My 2004 Good Gift Game Guide appears in The Morning News today.
In my games archive you can find full reviews for three of the games mentioned: Ticket To Ride, San Juan and Hansa. You can also see previous G3 Guides for the years 2003, & 2002, 2001, and 2000. Enjoy the broken links and images!
Other Good Games
This was a pretty good year, and I had a tough time narrowing my choices down to ten. Here are some worthy of honorable mention:
- High Society and Razzia (Society: Uberplay; Razzia: Ravensburger; Both: 3-5 players, 30 minutes, $20): Two of Reiner Knizia’s classic games, High Society and Ra, have been out of print for a while. Both were rereleased this year, although Ra has been given a new name (Razzia), a new theme (Mafia) and simplified rules. Players are obscenely wealthy in High Society, purchasing yachts and mansions while dodging the taxman; gangsters divvy up their ill-begotten booty in Razzia, and try to secure getaway cars and drivers before the cops arrive to shut their operation down. Both games have ingenious auction systems at their heart, and are perfect for families or friends at a pub.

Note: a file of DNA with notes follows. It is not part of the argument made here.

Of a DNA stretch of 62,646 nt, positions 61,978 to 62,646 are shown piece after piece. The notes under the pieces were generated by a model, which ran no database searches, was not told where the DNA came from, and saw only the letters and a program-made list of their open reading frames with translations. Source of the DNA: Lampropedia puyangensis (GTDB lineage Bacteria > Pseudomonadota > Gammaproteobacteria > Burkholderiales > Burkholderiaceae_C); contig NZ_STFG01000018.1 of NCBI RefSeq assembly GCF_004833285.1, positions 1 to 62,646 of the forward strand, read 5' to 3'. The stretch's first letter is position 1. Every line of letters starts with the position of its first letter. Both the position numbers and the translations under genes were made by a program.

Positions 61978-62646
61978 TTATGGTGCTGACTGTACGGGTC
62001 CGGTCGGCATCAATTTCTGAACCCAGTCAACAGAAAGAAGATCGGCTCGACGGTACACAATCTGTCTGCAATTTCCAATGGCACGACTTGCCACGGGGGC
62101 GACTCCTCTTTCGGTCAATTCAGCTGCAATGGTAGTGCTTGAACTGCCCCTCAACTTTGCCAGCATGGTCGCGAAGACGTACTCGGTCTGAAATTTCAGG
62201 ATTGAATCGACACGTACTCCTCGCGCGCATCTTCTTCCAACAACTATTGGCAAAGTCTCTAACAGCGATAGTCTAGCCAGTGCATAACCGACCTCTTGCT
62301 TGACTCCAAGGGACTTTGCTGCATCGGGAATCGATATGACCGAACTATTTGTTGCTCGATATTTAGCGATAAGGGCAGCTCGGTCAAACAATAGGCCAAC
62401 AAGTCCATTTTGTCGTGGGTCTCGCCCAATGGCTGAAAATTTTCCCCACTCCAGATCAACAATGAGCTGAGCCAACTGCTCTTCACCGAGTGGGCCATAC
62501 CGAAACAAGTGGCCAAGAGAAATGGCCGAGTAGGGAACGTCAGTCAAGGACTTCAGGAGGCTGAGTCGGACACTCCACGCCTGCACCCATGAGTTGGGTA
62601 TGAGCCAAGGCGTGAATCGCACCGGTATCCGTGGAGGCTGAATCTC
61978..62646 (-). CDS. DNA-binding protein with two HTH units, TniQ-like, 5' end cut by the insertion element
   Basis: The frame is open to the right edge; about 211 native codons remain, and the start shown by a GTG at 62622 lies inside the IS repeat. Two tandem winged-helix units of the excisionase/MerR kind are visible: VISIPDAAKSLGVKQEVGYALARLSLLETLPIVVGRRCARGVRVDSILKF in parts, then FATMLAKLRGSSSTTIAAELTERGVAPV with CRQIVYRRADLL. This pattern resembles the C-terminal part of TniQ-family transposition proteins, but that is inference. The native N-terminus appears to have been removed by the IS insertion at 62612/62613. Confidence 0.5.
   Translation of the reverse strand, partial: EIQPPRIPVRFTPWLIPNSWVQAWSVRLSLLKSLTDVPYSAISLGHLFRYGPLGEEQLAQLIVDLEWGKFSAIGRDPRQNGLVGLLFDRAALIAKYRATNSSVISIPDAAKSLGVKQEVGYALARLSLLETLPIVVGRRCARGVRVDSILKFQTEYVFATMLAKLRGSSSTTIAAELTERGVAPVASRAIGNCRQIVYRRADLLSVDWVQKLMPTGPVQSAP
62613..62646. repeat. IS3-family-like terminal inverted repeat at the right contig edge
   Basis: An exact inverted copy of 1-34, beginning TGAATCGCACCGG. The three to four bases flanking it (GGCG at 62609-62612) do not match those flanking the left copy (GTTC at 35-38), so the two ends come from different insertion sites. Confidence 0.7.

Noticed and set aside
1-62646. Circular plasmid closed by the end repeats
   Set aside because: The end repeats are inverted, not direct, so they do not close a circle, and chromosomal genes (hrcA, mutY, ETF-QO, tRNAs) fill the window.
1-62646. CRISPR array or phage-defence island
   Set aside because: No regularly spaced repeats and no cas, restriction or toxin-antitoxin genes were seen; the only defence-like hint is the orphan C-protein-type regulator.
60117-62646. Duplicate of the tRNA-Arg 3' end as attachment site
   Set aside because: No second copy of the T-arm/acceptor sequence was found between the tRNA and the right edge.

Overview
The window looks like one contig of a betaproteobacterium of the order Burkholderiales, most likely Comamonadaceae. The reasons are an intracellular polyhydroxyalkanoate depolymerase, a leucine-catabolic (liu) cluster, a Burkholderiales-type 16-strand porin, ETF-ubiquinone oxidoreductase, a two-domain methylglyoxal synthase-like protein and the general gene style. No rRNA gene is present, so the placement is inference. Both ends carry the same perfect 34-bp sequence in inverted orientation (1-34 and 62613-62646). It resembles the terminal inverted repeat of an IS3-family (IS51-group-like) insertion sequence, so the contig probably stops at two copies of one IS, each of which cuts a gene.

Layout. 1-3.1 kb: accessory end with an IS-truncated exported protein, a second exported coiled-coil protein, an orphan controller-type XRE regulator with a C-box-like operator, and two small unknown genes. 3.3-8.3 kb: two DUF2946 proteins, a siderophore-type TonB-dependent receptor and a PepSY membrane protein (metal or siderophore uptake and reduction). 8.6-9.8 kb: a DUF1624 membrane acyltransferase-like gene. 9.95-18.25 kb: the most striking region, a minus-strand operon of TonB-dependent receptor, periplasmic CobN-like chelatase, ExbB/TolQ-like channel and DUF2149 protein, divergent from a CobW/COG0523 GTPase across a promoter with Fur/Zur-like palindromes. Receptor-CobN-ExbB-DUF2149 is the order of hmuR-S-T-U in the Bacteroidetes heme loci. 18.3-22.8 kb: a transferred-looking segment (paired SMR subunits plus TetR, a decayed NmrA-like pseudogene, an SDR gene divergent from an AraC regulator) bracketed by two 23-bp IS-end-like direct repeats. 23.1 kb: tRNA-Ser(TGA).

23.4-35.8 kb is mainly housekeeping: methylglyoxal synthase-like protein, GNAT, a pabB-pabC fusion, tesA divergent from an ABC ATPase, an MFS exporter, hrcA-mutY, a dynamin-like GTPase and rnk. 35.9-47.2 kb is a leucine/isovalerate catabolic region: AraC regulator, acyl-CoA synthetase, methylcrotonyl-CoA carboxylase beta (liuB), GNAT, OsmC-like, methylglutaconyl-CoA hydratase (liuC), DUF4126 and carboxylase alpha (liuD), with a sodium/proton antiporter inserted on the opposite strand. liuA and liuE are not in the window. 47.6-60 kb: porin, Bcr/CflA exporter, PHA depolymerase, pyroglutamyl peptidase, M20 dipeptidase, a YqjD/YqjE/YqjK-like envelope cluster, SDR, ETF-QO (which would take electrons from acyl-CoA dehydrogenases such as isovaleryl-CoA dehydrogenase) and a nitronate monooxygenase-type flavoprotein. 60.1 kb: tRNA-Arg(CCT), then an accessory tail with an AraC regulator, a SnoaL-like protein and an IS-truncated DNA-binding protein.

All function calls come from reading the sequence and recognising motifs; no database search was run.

- St. Petersburg (Rio Grande Games, 2-4 players, 45 minutes, $28): Hire craftsman, build buildings, and recruit aristocrats in eighteenth century Russia. St. Petersburg was considered by many to be the best game of the year, but I find it a little to mathematical to make an effective G3. Thematically similar to San Juan , and the “gamier” of the two.
- Attika (Rio Grande games, 2-4 players, 45 minutes, $33): I got totally addicted to Attika for a while, but the game is too abstract (and the rules a smidgen to convoluted) for make it suitable for gift-giving. Expand your city across the Greek Peninsula, beating your opponent to best building sites and making the best use of the available resources. Although rated from 2-4 players, I find that it really only works well for two. That said, it was my favorite two-player game of the year (aside from Memoir ’44).